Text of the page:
This right to compensation should not be restricted to individuals, but rather be extended to groups and peoples, including indigenous populations. In cases where whole communities have been victimized, there should be emphasis on symbolic and communal forms of reparation.[33] This might include rituals and ceremonies to acknowledge their suffering. In addition, these groups should be entitled to file claims and receive reparations for damages.[34] Minority groups should receive funds to carry out cultural activities and sponsor educational programs.[35] These types of collective compensation are intended to rehabilitate and revitalize the community as a whole.

Many note, however, that in order to truly rehabilitate the community, reparations must address structural violence as well as physical and psychological violence.[36] Broader social structures may have helped to create an environment highly conducive to human rights violations. Compensation for extensive structural oppression must therefore involve various social structural changes and efforts to advance socio-economic development. In order to ensure that human rights violations will not reoccur, states must work to reduce poverty and provide better access to health care, education, and jobs.[37] They must also provide human rights training to military forces and law enforcement officials, protect human rights workers, and strengthen the judiciary.

Moving Beyond Financial Compensation

While monetary compensation is indeed integral to addressing injustice and building peace, many have noted that such programs are often limited.

Because compensation programs are often considered a domestic issue rather than an international one, it may be difficult to implement such programs. Regimes that have tolerated human rights abuses may be unwilling to recognize the injustices of the past.[38] In fact, individuals responsible for past violations may retain their positions and oppose such programs. For example, they may suppress evidence or otherwise prevent claimants from seeking redress.[39] And if the victims are members of minority groups or hold unpopular political beliefs, there may be little public support for such programs.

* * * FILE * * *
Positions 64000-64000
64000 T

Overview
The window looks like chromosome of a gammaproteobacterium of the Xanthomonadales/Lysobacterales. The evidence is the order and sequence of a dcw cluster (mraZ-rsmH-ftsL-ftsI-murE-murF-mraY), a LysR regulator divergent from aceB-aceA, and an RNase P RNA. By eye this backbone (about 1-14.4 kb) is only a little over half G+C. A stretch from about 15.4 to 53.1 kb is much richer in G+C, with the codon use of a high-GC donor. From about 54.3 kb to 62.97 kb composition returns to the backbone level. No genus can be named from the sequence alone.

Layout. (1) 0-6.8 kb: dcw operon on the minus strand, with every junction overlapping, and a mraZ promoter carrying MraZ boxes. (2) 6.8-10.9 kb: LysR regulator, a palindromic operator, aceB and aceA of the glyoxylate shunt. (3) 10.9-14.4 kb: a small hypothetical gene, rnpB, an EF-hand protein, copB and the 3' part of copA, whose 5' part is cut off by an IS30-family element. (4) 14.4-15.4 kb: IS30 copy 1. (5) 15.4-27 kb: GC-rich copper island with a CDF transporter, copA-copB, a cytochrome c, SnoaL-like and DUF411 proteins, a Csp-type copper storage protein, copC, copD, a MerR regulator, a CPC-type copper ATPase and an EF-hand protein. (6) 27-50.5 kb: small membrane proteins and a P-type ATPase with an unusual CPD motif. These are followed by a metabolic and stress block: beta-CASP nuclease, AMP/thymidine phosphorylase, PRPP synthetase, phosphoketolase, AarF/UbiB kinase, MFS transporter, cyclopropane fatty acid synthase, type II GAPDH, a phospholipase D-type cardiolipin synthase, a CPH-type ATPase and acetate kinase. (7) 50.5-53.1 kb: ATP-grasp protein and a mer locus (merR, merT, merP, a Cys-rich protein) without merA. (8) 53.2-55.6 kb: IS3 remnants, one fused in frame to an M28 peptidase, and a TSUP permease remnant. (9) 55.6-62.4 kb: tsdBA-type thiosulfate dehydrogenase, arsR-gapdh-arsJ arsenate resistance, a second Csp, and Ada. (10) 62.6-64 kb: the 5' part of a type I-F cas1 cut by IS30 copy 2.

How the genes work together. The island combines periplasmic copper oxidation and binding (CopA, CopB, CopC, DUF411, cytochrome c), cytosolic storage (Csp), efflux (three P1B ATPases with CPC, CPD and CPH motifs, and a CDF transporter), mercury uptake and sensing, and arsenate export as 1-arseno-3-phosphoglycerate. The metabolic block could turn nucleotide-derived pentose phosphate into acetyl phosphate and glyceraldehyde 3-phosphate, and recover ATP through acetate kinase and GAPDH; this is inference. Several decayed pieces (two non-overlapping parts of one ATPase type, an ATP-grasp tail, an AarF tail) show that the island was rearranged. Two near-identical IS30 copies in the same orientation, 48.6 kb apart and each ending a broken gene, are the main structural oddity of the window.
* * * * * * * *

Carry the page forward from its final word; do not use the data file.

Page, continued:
In addition, the issues of redress for past abuses may seem too large to address. Varying capabilities and resources often shape whether a state is prepared to grant financial compensation. Domestic governments may simply be preoccupied with other political, economic, and social problems. Many of the countries where human rights abuses occur are developing countries burdened with high levels of poverty and a variety of social structural problems.[40] They may regard an expensive compensation program as far less important than the revitalization of the economy. And because these states have limited resources to compensate victims, these resources are often spent unequally.[41] Not all victims receive just compensation.

Another problem with financial compensation is that the sums of money granted will seldom equal the actual amount of money lost over the years when a family member is killed. Moreover, because many survivors suffer from impoverishment, receiving any money will help them to meet their immediate needs. As a result they are often compelled to prioritize their immediate need for short-term payment over the prospect of any long-term or symbolic reparations. While many survivors will initially be satisfied with monetary compensation, they may grow increasingly dissatisfied as time passes.[42] If victims do not feel that justice has been served, they will find it difficult to put the past behind them.